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Papers: Bishop Destroyed Abuse Records

Jan 7, 2003 | UPI

Court papers indicate a former bishop of the Roman Catholic Diocese of Manchester destroyed church records detailing the alleged sexual abuse of children by two priests.

Reports Tuesday said Bishop Odore Gendron in the 1980s purged the records of the Revs. Philip Petit and Gordon MacRae.

Gendron, who headed the diocese from 1975 to 1990, destroyed the records at the request of Petit, who had been accused of sexual misconduct, and at the request of the facility where MacRae had undergone treatment for sexual abuse, the Union Leader of Manchester reports.

The destruction of the documents was disclosed in a motion filed in Hillsborough County Superior Court by attorney Mark Abramson, who represents some 60 alleged victims.

Abramson said the destruction amounted to fraudulent concealment.

"In fact, the church went to devious lengths to hide its enormous, complicit responsibility" in the sexual abuse of children, Abramson wrote in his motion.

The lawyer said Gendron "personally ordered the destruction of harmful documents while keeping those he thought might protect the diocese from civil liability."

According to the motion, Gendron wrote in a 1986 letter to Petit that he would "certainly destroy all documents, notes, etc., referring to your treatment" for sexual misconduct.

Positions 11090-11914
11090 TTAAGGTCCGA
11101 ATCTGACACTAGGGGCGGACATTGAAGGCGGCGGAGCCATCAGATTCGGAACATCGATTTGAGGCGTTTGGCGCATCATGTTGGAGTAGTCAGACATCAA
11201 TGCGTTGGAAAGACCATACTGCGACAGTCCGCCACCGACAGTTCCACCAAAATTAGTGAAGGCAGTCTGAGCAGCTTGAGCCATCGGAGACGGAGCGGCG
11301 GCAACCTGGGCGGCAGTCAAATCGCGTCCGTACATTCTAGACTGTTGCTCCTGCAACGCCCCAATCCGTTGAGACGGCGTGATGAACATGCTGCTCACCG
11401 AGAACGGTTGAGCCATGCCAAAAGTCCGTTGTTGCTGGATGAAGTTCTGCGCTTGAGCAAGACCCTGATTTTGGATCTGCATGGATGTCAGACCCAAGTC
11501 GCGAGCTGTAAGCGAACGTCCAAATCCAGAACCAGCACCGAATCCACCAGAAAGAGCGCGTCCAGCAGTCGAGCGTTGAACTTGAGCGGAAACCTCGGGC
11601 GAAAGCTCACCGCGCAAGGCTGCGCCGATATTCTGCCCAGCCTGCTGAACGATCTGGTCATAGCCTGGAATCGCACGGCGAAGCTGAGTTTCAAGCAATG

Petit, accused of molesting a teenager from 1979 to 1981, reportedly left the ministry in 1986.

Gendron also agreed to destroy an evaluation of MacRae from the Servants of the Paraclete in New Mexico, a clergy sexual abuse treatment center.

"I will, as you request, destroy the various psychological reports you included," Gendron wrote in a 1989 letter.

MacRae was convicted of molesting boys in 1994 and is serving 33 to 67 years in prison.

Diocesan spokesman Patrick McGee said there was no intent to cover up abuse allegations.

"If the intent were to destroy any record of that, then that letter itself would not be in there," he said.

He said Gendron destroyed the documents because they were private medical records made available to the diocese on the condition they be destroyed.

Will Delker, spokesman for the New Hampshire Attorney General's Office, said, "It doesn't come as a surprise to find there are missing or destroyed documents."

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